Covered or Not? Homeowners Insurance May Come Up Dry in a Flood

For savvy shoppers, few things are more frustrating than arriving at the register with a 20 percent discount offer in-hand, only to learn that the discount doesn’t apply to the item you want to purchase. Now, imagine yourself as one of the thousands of homeowners to experience a catastrophic flood. You attempt to file a claim on your homeowner’s insurance policy, only to learn that flood is not a covered loss. This kind of experience would be frustrating and possibly financially devastating for any homeowner. However, it could have been less painful and costly with a good flood insurance policy.

According to FEMA records from 2010 to 2018, the annual cost of flood damage nationwide was approximately $17 billion, a staggering figure that puts many home and business owners in a dangerous position. And unfortunately, too many property owners think they have protection against the peril of flood under their homeowner’s insurance policies; they do not.

A standard homeowner’s policy provides coverage for damages caused to your home and personal property. This coverage can be essential to protect a home against damage caused by multiple types of perils like fire. But, it does have exclusions, and things get a little trickier when it comes to water-related damages. A homeowner’s policy can protect your home from some water-related types of damage, like a burst pipe or rainwater coming through the roof (read your policy to determine coverage). However, homeowner’s policies do not typically provide coverage for water damage caused by a flood.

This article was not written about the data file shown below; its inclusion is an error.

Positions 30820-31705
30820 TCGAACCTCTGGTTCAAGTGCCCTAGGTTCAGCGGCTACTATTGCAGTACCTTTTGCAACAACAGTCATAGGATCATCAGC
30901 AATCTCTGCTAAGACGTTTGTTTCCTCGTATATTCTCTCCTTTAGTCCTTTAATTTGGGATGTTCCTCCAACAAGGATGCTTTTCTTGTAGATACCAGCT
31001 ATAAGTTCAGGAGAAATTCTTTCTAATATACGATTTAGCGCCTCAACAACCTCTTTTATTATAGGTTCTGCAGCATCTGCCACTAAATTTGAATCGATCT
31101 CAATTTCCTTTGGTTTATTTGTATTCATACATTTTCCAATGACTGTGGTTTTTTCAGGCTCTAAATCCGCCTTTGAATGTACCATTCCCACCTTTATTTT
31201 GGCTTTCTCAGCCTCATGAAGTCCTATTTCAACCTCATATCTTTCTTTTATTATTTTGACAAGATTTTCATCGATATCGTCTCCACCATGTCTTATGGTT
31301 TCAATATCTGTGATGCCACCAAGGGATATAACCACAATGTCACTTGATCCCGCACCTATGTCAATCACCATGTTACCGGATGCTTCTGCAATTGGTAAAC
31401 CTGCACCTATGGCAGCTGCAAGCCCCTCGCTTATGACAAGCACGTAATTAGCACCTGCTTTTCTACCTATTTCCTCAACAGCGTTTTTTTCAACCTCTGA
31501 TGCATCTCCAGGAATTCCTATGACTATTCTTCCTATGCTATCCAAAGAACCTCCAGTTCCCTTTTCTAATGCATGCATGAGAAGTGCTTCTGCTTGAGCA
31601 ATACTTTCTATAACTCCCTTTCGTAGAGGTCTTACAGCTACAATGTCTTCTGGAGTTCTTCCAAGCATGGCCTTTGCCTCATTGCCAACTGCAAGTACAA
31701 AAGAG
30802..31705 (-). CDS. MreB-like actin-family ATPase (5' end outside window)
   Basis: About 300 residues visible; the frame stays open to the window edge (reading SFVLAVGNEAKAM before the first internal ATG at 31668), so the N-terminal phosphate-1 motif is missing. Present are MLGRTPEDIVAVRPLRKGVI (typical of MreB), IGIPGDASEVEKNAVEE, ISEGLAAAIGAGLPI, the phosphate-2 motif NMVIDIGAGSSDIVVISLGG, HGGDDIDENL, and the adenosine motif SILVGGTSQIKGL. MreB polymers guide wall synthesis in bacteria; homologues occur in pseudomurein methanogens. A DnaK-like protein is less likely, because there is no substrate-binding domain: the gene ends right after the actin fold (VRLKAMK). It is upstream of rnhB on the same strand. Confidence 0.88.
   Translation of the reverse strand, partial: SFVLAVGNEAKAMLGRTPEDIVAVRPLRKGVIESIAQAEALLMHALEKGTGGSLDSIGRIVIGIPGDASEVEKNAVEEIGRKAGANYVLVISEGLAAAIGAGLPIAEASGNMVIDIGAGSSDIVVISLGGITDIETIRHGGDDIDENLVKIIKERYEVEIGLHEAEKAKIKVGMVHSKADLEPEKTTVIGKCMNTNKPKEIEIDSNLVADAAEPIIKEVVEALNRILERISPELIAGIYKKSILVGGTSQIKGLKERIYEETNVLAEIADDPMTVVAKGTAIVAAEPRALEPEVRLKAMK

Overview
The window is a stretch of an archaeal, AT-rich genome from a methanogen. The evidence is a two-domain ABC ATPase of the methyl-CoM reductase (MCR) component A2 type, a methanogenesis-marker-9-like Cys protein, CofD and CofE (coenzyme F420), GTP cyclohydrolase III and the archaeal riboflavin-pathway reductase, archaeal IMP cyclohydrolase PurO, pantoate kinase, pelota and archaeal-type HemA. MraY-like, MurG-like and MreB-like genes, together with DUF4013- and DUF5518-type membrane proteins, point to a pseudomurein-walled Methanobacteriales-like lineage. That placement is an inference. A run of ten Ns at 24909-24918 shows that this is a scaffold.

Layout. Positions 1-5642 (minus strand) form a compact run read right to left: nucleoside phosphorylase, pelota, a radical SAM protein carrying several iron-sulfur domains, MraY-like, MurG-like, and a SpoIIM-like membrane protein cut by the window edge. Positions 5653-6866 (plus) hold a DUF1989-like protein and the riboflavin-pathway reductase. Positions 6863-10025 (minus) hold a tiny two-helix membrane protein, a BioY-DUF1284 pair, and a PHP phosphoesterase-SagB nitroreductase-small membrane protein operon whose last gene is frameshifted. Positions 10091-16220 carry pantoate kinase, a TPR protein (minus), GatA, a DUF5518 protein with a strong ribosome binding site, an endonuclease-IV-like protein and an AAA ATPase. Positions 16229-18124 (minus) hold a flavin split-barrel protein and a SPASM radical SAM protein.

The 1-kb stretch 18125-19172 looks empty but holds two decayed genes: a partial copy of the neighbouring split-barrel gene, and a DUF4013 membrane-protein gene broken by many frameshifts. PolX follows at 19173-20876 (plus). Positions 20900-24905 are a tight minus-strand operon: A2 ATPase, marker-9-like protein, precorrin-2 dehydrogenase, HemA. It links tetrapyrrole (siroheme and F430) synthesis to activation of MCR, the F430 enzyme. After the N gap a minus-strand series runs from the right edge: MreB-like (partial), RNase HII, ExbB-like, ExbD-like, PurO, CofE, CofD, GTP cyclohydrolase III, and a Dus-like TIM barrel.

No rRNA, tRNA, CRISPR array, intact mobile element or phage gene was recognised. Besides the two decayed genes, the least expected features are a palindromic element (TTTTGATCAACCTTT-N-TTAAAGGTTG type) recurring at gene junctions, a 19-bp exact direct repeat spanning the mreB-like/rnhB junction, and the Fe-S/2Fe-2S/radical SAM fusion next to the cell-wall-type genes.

For flood coverage, property owners should obtain a separate flood policy. Flood policies are sold and administered by both the private market and the federal government’s National Flood Insurance Program (NFIP).

Typically, due to a lack of understanding, the NFIP is often the first or only flood product presented to property owners by agents. However, NFIP policies come with several drawbacks. For example, the NFIP utilizes outdated information, which can cause an inaccurate and often overpriced rate. In addition, the NFIP caps coverage for homeowners at $250,000. With longer waiting periods for coverage to start, and a more difficult claims process in the event of a flood, the government program can be fraught with complications.

Conversely, private flood insurance uses high-tech risk assessments that can typically offer a homeowner more competitive rates. They also often provide more comprehensive coverage, substantially higher coverage limits, and condensed waiting periods.

As floods continue to threaten property owners nationwide, it’s important to get educated about flood insurance and make sure your property is properly protected. A homeowner’s insurance policy is critical in protecting your home against a variety of risk exposures, but it likely will not protect you in the event of a flood.

So, review your policy and understand your property’s unique flood risk. Then, get your free, online quote at and make sure you have the protection you need in the event of a flood.

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